Gastroenterologist Dr. Will Bulsiewicz is kind of the King of being fiber fueled. (As in, he literally wrote the book called Fiber Fueled.) One of the most consistent, salient, strident mantras he makes throughout is to strive for “diversity of plants.”
Diversity of plants is key not just for promoting optimal gut health, but also for improving overall well-being, healthspan, longevity, energy, the works.
When you eat lots of different plants, you nourish lots of different gut microbes, which leads to lots of different health benefits throughout the body.
“Aim to eat at least 30 different plant foods each week—fruits, veggies, nuts, seeds, legumes, and whole grains—in order to get a diverse range of nutrients and fibers for optimal gut health.” — Erika Fox, Registered Dietician at Supergut
18. Slow down when you eat
Turns out, mom was right all along: chewing your food slowly is good for you. After all, digestion begins in the mouth.
When you chew your food properly, you effectively jumpstart the whole digestive process. And whereas scarfing down your meals without much mastication is akin to revving an engine in park, actually slowing down to chew your food will help keep your digestive health cruising for the long haul.
It’s recommended to chew about 20-30 times before you swallow. And this might sound sort of gross, but, for promoting optimal digestion, food should be about the consistency of applesauce before swallowing.
19. Eat more potassium
Fiber’s not the only nutrient Americans are deficient in. Apparently, only 2% of us get enough potassium. Which is a real banana skin for our diets since every cell in our bodies needs potassium to function.
“Balancing sodium intake with potassium intake to achieve a ratio of 1 or less in the diet can help prevent high blood pressure and cardiovascular disease.” — Chris Damman, Chief Medical & Scientific Officer at Supergut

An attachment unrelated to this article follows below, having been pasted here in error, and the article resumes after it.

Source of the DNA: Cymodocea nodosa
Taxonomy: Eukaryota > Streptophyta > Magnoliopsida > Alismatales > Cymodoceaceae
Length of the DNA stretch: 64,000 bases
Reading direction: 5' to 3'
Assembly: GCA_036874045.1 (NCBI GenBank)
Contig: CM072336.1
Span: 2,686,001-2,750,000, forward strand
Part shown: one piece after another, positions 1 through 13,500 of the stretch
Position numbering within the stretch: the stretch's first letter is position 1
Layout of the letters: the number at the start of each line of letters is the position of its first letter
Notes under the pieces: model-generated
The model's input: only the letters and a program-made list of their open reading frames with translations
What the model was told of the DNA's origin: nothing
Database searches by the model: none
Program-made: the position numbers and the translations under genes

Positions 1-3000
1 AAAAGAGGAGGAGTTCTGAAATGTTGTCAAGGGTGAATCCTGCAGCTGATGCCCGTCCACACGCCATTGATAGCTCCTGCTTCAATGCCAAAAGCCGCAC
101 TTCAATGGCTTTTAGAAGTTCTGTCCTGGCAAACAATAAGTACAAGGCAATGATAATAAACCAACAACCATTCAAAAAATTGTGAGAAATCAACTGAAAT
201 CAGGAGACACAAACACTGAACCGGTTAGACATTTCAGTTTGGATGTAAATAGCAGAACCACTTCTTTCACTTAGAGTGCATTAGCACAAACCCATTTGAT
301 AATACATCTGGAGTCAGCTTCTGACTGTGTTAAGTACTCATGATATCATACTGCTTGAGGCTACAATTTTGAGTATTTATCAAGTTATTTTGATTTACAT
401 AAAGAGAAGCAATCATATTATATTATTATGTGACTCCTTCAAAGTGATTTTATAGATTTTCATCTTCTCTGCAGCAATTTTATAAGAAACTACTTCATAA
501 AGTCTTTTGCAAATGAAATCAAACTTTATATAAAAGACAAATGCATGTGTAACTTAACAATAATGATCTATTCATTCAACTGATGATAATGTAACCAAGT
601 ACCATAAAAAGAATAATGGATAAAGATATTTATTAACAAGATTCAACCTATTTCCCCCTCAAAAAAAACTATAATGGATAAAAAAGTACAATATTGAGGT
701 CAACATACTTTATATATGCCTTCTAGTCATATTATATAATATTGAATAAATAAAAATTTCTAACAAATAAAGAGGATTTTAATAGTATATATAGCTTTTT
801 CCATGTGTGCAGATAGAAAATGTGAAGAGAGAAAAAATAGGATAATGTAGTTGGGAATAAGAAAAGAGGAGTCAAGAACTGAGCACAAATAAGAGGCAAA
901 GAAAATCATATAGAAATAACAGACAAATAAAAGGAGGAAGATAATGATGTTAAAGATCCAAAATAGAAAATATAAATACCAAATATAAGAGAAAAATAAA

20. Get some zzz’s
“Easier said than done,” say the nightowls in the room. But the benefits of 7-8 hours of high quality sleep a night cannot be overslept on.
Getting quality sleep can help ward off a range of disorders, such as hypertension, obesity, type-2 diabetes, cardiovascular disease, mood disorders, and more.
As it relates to your gut specifically, quality sleep can lower your cortisol levels, which can prevent inflammation and leaky gut.
21. Combat binge eating with bacteria
Get this: a new Caltech study found that the absence of certain gut bacteria in mice actually causes them to binge eat certain foods.
Put another (almost annoyingly oversimplified) way, you can prevent bad binge eating habits by establishing, um, healthy ones.
Within this positive feedback loop, eating high-fiber foods contributes to the growth of gut bacteria like Lactobacillus, the presence of which, can thereby curb cravings for the bad stuff and encourage cravings for more of the good stuff. Win-win!
22. Skip the sugar
For gut health, sugar is anything but sweet.
According to this study, sugar overconsumption is linked to a rise in noncommunicable diseases such as diabetes, cardiovascular complications, and cancer. Additionally, “Excessive intake of free sugars can cause many of the same health problems as excessive alcohol consumption.”
“If you do use a sugar substitute, allulose is one that might be more associated with [better] health.” — Chris Damman, Chief Medical and Science Officer at Supergut
23. Don’t fall for trendy gimmicks
Did you hear how celebrities like Kim Kardashian and Elon Musk are injecting themselves with off-label prescriptions and subcutaneous diabetes medications like Ozempic and Wegovy in an effort to lose weight?
If that sounds bonkers, well… that’s because it probably is.
As Dr. Chris Damman says: “These therapies could be good for achieving weight loss goals, particularly in obesity where metabolic risks are high. But I’m not sure it’s a good idea to use in place of exercise and diet to drop a few pounds. No intervention is without risk and we’ll get a better sense of the long term risk profile with time.”
The truth is: less is often more when it comes to wellness. Typically, it’s the intuitive and time-tested stuff that works best.
So, here’s to making 2023 the year in which you move your body more, spend time in nature, get quality sleep, eat mostly plants, and—in the wise words of Hippocrates—”Let food be thy medicine.”